Hypothecating Your Kidneys

kidney.jpgCurrently, 42 U.S.C. 274e(a) makes it “unlawful for any person to knowingly acquire, receive, or otherwise transfer any human organ for valuable consideration.” There are, of course, arguments that this prohibition ought to be dropped and that allowing the sale of say kidneys would dramatically increase supplies. On the whole, I find myself persuaded by the pro-kidney selling arguments. I am curious, however, about the other legal consequences of making kidneys saleable. Consider bankruptcy.

When a person files for bankruptcy, the law automatically creates a bankruptcy estate consisting of “all legal or equitable interests of the debtor in property as of the time of the commencement of the case.” 11 U.S.C. 541(a)(1). Of course, the homestead exemption allows debtors to keep some property, but the size of the bankruptcy estate matters a great deal because it provides a baseline for computing the rights of creditors in bankruptcy. If kidneys were saleable, they would seem to follow under the language of 541. In the absence of a specific provision in the homestead exemption, a debtor who wanted to hang on to his or her kidneys in a Chapter 7 would have to forego protecting some otherwise exempt asset to keep them. Do you want to keep your car or your kidneys? Of course such a choice might not be such a bad thing. After all, the debtor got in bankruptcy at least in part by borrowing money, and their ability to do so is enhanced by the presence of assets to satisfy the debt. Kicking kidneys into the bankruptcy estate would presumably enhance the credit worthiness of a lot of marginal debtors with few other valuable assets. Normally, of course, the trustee in bankruptcy gets to liquidate the debtor’s non-exempt assets, regardless of the debtor’s wishes. Would the Bankruptcy Code require the force sale of organs?

This, of course, leads to the question of whether or not folks should be able to hypothecate (ie grant an security interest in) their kidneys. Perhaps they already can.


Section 274e does cover “transfers,” which might include the granting of a security interest. On the other hand, it speaks only of “any human organ,” rather than “any interest in a human organ.” The whole point of hypothecation, of course, is that you don’t have to physically transfer the collateral. 9-408(c) of the UCC states that a “rule of law . . . that prohibits . . . the . . . transfer of, or creation of a security interest . . . in a . . . general intangible . . . is ineffective,” although 9-408(d) does make such a security interest unenforceable against the debtor. The Supremacy Clause leads me to doubt whether provision is effective against federal laws, but it purports to allow the creation of otherwise prohibited security interests for the sole purpose of giving creditors favorable treatment in bankruptcy. (The paradigmatic application of 9-408 would be to a copyright licence that cannot be transferred or sublicensed by the liscensee. 9-408 nevertheless allows banks to get a security interest in the liscense and then claim secured status on that basis if the debtor files for bankruptcy.) The question, of course, is whether of not kidneys fall under the defition of “general intangibles” which includes any personal property that is not a good (or a bunch of other stuff like chattel paper that only commecial-law geeks need to worry about). A “good” is defined under Article 9 as “all things that are movable when a security interest attaches.” If I hypothecate a kidney that is still in my body is the kidney really “moveable”? The Code’s definition of good does include “unborn young animals” and “crops grown, growing, or to be grown.” On the other hand, it excludes “oil, gas, or other minerals before extraction.” Is a kidney in my body like natural gas waiting to be extracted, or an unborn animal waiting to be born? Like the crops and unborn young, it is “living.” Unlike them it will not through a natural process become a seperate moveable thing. Like the un-extracted minerals, it requires human agency to become moveable. Unlike un-extracted minerals it is part of a living organism.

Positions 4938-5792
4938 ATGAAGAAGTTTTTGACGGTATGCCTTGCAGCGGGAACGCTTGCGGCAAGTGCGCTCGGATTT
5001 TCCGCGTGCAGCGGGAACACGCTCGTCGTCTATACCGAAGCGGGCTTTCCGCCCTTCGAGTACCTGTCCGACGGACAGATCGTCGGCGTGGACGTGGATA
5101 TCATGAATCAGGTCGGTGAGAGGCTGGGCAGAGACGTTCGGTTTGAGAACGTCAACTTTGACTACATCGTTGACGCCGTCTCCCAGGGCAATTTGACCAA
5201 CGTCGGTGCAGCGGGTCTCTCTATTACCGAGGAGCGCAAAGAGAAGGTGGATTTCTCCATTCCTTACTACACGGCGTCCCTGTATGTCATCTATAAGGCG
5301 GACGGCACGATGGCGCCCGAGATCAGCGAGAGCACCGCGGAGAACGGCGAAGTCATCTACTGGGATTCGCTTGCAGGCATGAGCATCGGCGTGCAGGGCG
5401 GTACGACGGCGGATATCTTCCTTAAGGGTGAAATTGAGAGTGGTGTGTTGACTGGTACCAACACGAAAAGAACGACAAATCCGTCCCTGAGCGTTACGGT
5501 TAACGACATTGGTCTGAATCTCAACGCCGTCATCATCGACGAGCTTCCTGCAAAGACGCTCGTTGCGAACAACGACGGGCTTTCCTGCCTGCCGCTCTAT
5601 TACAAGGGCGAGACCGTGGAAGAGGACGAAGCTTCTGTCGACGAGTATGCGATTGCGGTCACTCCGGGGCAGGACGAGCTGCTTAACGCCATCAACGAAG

In short, I think that there is at least a colorable argument to be made that one can, under existing law, hypothecate one’s kidneys. You reach this conclusion by either interpreting the federal prohibition on the “transfer of any organ” as not reaching the creation of security interests in an un-transfered organ, or alternatively by arguing that an un-extracted kidney is not a “good,” bringing it under the definition of “general intangibles” and thus making it hypothecatable under 9-408 notwithstanding the federal prohibition. Of course, in either case you cannot repo the kidney. Under the first theory, the repo would be an actual transfer of the organ and therefore subject to the 274e prohibition, and under the second theory the security interest would not be enforceable against the debtor because of 9-408(d). (It would also, presumedly, be difficult to repo a kidney without running afoul of 9-906(b)(2)’s prohibition on breaching the peace.) Both scenario’s, however, would allow a creditor with a security interest in a kidney to file a secured claim in bankruptcy, at which point the real problem becomes one of valuation. How do you figure out the value of a secured claim based on a piece of collateral that cannot be sold?

Still, it is something to think about the next time you are negotiating out a car loan. You might want to consider offering GMAC Finance a kidney as a way of sweetening the deal.

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